Face off in the battle of Zoom-O.
After dozens of rotors and end to ends the cats are still as keen as I am. One rotor deflects off a paw toward Lincoln. He watches with disdain. How dare it try to breach command chair. Nothing moves except one paw. SPLAT. The rotor is sent crashing to the ground team. Lincoln stares at me, I stare back as I fumble in another round. Left, left, right, left, down, up right, fire! Jack makes a valiant effort but the rotor zooms by him on a beeline for the imperious Lincoln. Leaper climbs like a fighter plane, but he has over leapt. His body swings from long jump to side swing over a vault and he hangs. Surely not! I must hit Lincoln. Leaper’s front paw drops. Smack. The rotor deflects off and is brought down by the flankers. Lincoln calmly watches his troops in action then looks at me, as if sad for me, pitying my stupidity. I try one down the middle, low and fast just above seat height. Normally these end up in my face, but Jack finally misses. Leaper decides this one is unimpressive and just rolls on the rug to stretch her muscles. It’s looking good for a safe, far landing. It passes between facing armchairs – but it is a trap.
All cats are curled, camouflaged in each chair. It’s a cross play. They both leap — swiping hard. The second one makes the kill as both land on the opposite chair they started from and settle in. I don’t look at Lincoln. I know he is smirking.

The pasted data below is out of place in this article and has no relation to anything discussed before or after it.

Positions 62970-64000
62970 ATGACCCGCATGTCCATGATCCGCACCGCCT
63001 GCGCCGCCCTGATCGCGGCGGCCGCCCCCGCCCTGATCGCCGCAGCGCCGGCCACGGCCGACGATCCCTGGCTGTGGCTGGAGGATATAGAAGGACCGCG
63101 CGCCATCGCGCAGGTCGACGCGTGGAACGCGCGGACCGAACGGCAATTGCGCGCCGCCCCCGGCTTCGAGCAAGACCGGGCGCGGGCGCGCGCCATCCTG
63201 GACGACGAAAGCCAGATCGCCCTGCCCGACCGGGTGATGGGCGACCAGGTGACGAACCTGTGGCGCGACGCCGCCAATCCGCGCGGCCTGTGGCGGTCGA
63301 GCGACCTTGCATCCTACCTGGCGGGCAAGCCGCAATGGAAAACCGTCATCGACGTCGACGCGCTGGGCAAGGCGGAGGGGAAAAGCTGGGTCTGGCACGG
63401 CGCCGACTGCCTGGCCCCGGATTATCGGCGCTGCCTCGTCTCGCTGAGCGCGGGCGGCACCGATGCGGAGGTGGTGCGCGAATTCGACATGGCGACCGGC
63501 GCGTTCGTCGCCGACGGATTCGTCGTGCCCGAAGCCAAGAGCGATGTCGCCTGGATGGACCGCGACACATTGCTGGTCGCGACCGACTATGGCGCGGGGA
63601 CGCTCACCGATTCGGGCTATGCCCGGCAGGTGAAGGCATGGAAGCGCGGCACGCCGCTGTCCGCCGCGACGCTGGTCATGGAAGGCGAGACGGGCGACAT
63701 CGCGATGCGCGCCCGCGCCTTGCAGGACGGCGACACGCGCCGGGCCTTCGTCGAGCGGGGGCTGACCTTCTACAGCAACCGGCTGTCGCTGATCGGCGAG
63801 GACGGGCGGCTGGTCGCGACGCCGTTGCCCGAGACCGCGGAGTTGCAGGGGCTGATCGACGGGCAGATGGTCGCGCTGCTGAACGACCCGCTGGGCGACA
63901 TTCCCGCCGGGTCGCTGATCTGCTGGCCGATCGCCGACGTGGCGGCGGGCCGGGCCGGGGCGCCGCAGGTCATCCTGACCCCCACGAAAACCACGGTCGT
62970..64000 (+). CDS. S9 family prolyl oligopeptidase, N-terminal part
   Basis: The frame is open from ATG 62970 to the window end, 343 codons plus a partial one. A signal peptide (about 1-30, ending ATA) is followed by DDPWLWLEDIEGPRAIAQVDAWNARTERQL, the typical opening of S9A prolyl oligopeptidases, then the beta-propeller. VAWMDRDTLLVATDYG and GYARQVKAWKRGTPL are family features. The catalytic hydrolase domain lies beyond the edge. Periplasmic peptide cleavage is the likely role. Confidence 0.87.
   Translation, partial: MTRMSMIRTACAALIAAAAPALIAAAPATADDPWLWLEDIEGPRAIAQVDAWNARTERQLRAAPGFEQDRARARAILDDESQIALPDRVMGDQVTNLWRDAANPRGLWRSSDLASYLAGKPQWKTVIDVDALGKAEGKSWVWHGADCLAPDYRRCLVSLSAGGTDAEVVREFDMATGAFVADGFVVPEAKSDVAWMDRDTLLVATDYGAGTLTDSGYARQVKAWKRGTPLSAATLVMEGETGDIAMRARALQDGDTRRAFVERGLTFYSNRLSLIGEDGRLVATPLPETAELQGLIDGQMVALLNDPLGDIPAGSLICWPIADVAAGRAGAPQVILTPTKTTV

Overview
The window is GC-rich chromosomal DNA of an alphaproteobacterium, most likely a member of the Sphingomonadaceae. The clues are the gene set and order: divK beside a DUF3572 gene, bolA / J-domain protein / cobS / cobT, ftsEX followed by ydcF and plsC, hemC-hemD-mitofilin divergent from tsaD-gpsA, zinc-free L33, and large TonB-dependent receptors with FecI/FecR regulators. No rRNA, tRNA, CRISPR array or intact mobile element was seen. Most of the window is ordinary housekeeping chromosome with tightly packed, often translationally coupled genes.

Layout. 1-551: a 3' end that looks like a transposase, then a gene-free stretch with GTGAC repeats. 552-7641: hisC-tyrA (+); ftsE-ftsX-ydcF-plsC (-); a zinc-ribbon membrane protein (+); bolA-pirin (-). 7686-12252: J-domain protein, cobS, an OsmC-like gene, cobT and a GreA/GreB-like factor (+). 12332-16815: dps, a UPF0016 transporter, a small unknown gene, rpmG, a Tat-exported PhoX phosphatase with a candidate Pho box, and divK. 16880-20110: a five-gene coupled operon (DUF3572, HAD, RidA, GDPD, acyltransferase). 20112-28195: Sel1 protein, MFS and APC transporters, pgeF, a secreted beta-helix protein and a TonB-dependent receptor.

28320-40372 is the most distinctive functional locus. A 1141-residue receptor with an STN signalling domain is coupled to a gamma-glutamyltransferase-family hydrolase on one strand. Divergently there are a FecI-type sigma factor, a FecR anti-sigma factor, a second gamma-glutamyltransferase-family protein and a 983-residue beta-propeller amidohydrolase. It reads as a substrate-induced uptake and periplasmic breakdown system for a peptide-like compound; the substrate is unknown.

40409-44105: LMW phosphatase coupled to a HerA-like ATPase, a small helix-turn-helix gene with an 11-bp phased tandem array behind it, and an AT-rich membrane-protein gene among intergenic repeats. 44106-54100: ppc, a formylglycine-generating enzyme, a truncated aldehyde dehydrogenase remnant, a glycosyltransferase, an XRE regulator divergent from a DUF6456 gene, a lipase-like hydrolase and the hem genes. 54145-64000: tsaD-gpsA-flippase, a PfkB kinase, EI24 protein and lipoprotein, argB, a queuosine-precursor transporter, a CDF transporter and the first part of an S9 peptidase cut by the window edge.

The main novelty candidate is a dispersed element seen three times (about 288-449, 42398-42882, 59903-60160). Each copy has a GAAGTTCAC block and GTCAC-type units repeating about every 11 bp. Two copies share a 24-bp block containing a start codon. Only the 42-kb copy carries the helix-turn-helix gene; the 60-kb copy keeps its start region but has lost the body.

Val returns and I put the Zoom-O away. Jack knocks the Zoom-O off the table. Is that a hint or just kitty clumsy?
Val seems confident in her choice, but Summer isn’t sure if Val really knows all about every cat and so the pros and cons of each are gone over again.
Now it’s the home check. Again I’m vague on what this could be but Summer is reassuring. She’s not judging Val. She references a younger adopter, 30, who felt she was being checked because of her young age. Not so, and it isn’t for a long list of reasons either. I’m left wondering what it could be for.
I imagine a home inspector checking the pipes and switches. All that is left is the discussion on what is the best litter (The one made from corn. It’s amazing what can be made from corn: fuel, cat litter. There was a time you ate it. Perhaps we can turn fossil fuel into food for the starving billions) and that the pipes at Summer’s are flat so she can’t flush the cat…… I’ve never heard of flat pipes. It defeats the point.
Finally we are out the door, after Summer shows us the cat barricade she has for it. A foldup mattress cushion for outdoor furniture. All that seems to prove is the cats have no intention of leaving! Val explains to me that the home inspection is to ensure there are no cat dangers! Cat dangers? All windows and doors must be screened…. But Val’s door is not. But then neither was Summer’s – hence the barricade a two legged cat would clear. Reality is: a cat would be as stupid to leave Val’s as Summer’s. Sooner or later Darwin must be allowed to intervene. I’m sure the cats will somehow venture out the open door one day, gaze down on the world from her second floor porch; and go back to sleep – probably on the piano as that would be the most intrusive place. They always have before. One point to know. Cat treats are made from left over dog treats so it’s better to buy dog treats.
One last image: all those cats reacting when Summer opens the treat bag! She spreads the treats like feeding pigeons in central park. Hopefully on Thursday a very happy new family is formed. Unless there are unknown “cat dangers”. People often say I should adopt a pet. I love animals. But I hate being judged. And now Val has sent me a picture of myself playing Zoom-O with the cats.